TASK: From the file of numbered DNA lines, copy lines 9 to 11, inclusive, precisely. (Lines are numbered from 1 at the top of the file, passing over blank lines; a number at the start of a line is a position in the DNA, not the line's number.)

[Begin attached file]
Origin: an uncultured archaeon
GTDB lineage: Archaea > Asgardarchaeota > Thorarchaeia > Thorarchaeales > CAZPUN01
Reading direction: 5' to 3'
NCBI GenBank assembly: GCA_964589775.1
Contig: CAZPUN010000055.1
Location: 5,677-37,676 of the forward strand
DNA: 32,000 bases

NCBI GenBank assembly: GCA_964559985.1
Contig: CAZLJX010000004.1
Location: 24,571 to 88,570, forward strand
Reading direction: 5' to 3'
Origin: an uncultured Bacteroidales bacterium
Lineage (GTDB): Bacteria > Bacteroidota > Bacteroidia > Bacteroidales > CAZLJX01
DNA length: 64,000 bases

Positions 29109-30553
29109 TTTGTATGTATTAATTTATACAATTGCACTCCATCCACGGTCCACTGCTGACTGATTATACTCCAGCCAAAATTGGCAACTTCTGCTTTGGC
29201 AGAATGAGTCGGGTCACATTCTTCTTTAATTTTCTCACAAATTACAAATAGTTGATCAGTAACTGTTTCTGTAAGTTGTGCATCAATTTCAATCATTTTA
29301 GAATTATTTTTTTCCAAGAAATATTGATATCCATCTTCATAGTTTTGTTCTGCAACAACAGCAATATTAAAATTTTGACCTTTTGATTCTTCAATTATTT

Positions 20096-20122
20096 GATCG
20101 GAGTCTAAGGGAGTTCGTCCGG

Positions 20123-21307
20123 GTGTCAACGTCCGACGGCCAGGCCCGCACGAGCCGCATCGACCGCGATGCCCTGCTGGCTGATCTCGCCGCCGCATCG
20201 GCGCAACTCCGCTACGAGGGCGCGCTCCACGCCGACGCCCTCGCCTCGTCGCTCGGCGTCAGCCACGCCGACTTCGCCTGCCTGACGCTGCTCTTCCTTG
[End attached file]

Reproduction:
Contig: CAZLJX010000004.1
Location: 24,571 to 88,570, forward strand
Reading direction: 5' to 3'